Therefore, prior to opening a company in Mexico, the liaison office can be the ideal solution for marketing research. During this stage, the liaison office will develop specific activities through which it will be measured what types of products/services can the company sell on the Mexican market.
Alike, the foreign business will want to determine the ways in which these products should be adapted to the local market and whether this will be necessary or not (as such, the company can make a clear business strategy and calculate the budget required for investments in Mexico).
For the latter, our accountants in Mexico remain at your service. Our consultants in company incorporation in Mexico can assist foreign business in all stages related to the registration of a legal entity, commercial or otherwise, and once your company starts its activity, our accountants can further assist you.
Please know that you will need accounting services for a representative office as well as, even though the entity does not develop commercial activities, it will still need to comply with local accounting standards and make various tax payments, such as those associated with employment.
The business can also discover more on the local competitors, the quality of their products and services, their market strategies to reach clients, their strengths and weaknesses and how the foreign company can be positioned on the new market amongst all other businesses once the process of company formation in Mexico is completed.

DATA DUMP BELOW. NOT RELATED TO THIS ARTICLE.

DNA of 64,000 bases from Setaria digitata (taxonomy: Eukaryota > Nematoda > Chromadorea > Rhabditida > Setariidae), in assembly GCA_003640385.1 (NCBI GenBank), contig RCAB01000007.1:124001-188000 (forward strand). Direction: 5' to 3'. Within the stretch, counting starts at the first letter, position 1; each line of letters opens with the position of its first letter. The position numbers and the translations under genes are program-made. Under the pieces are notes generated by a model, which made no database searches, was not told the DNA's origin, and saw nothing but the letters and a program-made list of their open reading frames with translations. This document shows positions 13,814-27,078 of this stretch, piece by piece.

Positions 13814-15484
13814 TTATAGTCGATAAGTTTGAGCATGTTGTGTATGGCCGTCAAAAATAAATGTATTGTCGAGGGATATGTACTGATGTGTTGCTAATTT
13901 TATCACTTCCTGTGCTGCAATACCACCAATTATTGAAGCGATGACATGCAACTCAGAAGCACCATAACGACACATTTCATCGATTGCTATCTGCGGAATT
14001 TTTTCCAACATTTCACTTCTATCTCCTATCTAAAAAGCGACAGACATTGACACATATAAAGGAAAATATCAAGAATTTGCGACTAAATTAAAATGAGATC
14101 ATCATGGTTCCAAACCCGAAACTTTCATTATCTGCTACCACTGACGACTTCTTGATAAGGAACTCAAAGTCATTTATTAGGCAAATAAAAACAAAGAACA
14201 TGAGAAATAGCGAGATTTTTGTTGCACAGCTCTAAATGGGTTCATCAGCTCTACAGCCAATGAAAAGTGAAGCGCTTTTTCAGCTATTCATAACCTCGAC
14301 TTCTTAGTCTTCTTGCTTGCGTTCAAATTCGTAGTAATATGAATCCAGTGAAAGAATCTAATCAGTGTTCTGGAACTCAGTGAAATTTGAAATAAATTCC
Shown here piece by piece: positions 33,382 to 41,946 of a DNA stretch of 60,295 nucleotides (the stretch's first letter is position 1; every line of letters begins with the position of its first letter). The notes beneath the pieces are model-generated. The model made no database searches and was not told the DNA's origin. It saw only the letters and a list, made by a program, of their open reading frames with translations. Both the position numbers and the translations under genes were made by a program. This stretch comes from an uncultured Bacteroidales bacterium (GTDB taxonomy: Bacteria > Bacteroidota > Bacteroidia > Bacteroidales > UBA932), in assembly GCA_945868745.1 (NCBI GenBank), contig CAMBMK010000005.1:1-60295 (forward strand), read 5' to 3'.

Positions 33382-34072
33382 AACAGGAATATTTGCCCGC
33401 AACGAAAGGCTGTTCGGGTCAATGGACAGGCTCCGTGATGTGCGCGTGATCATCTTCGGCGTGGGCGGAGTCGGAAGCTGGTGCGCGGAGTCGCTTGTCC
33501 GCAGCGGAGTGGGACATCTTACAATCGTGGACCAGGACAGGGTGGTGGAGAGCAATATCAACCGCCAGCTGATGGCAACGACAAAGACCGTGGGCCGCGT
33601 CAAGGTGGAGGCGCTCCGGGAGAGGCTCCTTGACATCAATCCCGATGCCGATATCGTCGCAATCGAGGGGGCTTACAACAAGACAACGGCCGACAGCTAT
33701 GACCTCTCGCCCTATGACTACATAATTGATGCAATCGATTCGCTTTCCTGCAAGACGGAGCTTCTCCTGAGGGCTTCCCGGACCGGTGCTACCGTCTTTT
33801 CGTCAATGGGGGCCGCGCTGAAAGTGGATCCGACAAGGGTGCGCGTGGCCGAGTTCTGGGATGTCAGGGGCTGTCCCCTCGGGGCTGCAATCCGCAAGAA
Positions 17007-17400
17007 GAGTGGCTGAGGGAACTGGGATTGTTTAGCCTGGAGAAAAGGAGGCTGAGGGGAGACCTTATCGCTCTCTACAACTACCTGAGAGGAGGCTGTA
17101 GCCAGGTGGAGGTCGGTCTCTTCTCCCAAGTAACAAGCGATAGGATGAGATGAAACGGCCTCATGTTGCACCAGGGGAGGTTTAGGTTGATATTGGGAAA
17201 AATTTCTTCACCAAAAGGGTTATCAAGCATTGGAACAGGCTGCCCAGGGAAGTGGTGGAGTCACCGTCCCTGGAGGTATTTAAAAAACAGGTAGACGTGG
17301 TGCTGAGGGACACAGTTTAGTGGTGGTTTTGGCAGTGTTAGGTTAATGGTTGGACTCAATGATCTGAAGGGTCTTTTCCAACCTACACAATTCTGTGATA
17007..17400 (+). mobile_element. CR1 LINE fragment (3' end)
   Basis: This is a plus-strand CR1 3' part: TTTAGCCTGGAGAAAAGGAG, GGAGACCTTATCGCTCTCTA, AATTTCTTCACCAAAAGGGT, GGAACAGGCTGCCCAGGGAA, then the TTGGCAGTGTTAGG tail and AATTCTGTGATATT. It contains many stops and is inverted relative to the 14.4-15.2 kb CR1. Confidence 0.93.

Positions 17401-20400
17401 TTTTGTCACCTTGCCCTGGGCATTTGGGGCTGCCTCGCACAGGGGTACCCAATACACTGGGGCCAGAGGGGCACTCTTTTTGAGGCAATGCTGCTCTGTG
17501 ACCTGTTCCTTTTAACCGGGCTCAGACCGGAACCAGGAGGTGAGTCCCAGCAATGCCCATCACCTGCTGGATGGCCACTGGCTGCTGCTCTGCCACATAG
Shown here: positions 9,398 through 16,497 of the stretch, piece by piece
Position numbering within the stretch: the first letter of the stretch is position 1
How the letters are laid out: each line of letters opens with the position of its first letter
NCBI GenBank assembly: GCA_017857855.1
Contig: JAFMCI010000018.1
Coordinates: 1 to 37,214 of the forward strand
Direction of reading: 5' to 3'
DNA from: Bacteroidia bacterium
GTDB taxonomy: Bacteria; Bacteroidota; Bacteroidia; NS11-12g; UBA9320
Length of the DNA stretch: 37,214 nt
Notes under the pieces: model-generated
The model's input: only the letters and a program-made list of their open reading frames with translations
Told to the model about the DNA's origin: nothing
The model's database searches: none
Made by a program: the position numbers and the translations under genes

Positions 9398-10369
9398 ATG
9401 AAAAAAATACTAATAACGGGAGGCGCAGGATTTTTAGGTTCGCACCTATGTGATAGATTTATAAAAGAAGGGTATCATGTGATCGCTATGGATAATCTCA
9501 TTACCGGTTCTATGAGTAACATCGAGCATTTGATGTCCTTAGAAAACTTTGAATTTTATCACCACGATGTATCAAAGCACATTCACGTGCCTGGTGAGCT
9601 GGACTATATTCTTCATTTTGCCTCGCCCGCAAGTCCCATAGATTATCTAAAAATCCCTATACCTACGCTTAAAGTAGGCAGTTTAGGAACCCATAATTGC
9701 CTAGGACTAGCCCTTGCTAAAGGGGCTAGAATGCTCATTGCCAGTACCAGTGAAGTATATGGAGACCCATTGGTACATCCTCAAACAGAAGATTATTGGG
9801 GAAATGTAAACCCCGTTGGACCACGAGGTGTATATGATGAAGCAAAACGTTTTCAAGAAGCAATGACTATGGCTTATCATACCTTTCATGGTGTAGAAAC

It is also important to know that if you want to open a company in Mexico, you can’t open a representative office at the same time. As such, you either directly open a business, or you first open the liaison office, analyze the parameters you need in order to see if you can start a business, and then register a legal entity.
In other words, if you want to open a representative office in Mexico for the purpose you need it, you first open this type of establishment, then you close it down and afterwards you set up a commercial business, in accordance with the Mexican legislation.
What documents are required for incorporation?
The documentation required for the registration of a liaison office is similar with the one required for company incorporation in Mexico. Investors must prepare a shareholders’ resolution through which the decision to set up a representative office is established.
It is also necessary to obtain the permit from the Mexican Ministry of Economy, along with the statutory documents of the foreign company, the proof of payment of all the necessary fees, the power of attorney, if the procedure is done through a third party, such as our specialists in company formation in Mexico.
What is the law applicable to Mexican liaison offices?
There are many rules of law applicable to a liaison office, including the Company Law (for matters concerning the incorporation, the registration of employees, employment taxes, reporting, etc.).
Please mind that, although the representative office does not conduct any commercial activities, it still needs to complete certain accounting and reporting obligations, and our accountants in Mexico can present what these obligations are.
The liaison office must follow the rules of the Foreign Investment Law (Article 17, Section II, and Article 17-A). According to the Mexican Government, the liaison office must also follow Article 21 of the Regulation of the Foreign Investment Law and the Foreign Investments National Registry.
It must also respect the rules of the Article 2,736 of the Federal Civil Code. There are other obligations to comply with and this is why we highly recommend you to contact our specialists, who can help you set up a company in Mexico. For accounting services, our CPA in Mexico remains at your service as well.